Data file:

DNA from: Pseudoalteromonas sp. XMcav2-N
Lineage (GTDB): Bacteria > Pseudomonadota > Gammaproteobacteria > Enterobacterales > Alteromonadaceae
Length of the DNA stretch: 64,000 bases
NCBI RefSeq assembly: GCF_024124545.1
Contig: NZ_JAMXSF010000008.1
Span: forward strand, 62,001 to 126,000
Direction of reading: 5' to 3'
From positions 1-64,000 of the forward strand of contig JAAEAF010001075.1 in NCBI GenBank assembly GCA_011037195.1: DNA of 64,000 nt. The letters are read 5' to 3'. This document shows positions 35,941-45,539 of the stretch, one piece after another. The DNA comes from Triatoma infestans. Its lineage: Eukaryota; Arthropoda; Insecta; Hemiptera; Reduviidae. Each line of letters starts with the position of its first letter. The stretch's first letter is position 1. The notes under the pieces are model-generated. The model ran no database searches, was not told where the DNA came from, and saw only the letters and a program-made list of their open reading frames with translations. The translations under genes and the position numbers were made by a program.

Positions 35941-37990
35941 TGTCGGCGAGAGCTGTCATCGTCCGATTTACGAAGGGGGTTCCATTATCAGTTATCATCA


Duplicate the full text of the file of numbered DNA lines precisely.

DNA from: Pseudoalteromonas sp. XMcav2-N
Lineage (GTDB): Bacteria > Pseudomonadota > Gammaproteobacteria > Enterobacterales > Alteromonadaceae
Length of the DNA stretch: 64,000 bases
NCBI RefSeq assembly: GCF_024124545.1
Contig: NZ_JAMXSF010000008.1
Span: forward strand, 62,001 to 126,000
Direction of reading: 5' to 3'
From positions 1-64,000 of the forward strand of contig JAAEAF010001075.1 in NCBI GenBank assembly GCA_011037195.1: DNA of 64,000 nt. The letters are read 5' to 3'. This document shows positions 35,941-45,539 of the stretch, one piece after another. The DNA comes from Triatoma infestans. Its lineage: Eukaryota; Arthropoda; Insecta; Hemiptera; Reduviidae. Each line of letters starts with the position of its first letter. The stretch's first letter is position 1. The notes under the pieces are model-generated. The model ran no database searches, was not told where the DNA came from, and saw only the letters and a program-made list of their open reading frames with translations. The translations under genes and the position numbers were made by a program.

Positions 35941-37990
35941 TGTCGGCGAGAGCTGTCATCGTCCGATTTACGAAGGGGGTTCCATTATCAGTTATCATCA